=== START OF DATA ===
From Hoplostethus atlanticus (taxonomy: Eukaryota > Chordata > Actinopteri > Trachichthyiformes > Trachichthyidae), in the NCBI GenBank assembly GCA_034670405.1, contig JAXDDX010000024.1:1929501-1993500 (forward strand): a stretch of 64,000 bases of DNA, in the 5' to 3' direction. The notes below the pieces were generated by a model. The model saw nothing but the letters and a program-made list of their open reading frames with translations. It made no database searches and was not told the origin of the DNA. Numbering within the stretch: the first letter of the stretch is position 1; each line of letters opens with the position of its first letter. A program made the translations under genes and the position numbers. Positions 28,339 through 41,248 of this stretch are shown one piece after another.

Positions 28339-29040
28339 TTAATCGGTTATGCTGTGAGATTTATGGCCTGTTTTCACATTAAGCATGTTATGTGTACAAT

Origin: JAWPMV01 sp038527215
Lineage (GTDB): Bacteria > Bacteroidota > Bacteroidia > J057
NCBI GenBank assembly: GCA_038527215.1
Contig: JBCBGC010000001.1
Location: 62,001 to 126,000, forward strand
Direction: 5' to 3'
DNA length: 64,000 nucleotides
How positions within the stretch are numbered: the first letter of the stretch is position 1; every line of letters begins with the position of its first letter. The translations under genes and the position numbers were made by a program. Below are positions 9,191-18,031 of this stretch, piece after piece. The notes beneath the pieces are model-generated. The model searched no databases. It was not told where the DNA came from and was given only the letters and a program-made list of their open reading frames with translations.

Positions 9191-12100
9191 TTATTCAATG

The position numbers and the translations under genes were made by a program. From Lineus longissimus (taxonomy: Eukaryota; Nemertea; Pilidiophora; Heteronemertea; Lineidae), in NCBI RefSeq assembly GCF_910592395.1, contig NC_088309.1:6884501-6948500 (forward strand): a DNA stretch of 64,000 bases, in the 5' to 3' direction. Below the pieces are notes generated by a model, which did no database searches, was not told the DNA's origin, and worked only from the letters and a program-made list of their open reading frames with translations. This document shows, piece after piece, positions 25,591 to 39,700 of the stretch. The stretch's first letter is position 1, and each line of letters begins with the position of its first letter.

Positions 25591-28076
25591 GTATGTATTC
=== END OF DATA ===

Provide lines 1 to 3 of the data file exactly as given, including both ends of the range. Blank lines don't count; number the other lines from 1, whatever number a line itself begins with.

From Hoplostethus atlanticus (taxonomy: Eukaryota > Chordata > Actinopteri > Trachichthyiformes > Trachichthyidae), in the NCBI GenBank assembly GCA_034670405.1, contig JAXDDX010000024.1:1929501-1993500 (forward strand): a stretch of 64,000 bases of DNA, in the 5' to 3' direction. The notes below the pieces were generated by a model. The model saw nothing but the letters and a program-made list of their open reading frames with translations. It made no database searches and was not told the origin of the DNA. Numbering within the stretch: the first letter of the stretch is position 1; each line of letters opens with the position of its first letter. A program made the translations under genes and the position numbers. Positions 28,339 through 41,248 of this stretch are shown one piece after another.

Positions 28339-29040
28339 TTAATCGGTTATGCTGTGAGATTTATGGCCTGTTTTCACATTAAGCATGTTATGTGTACAAT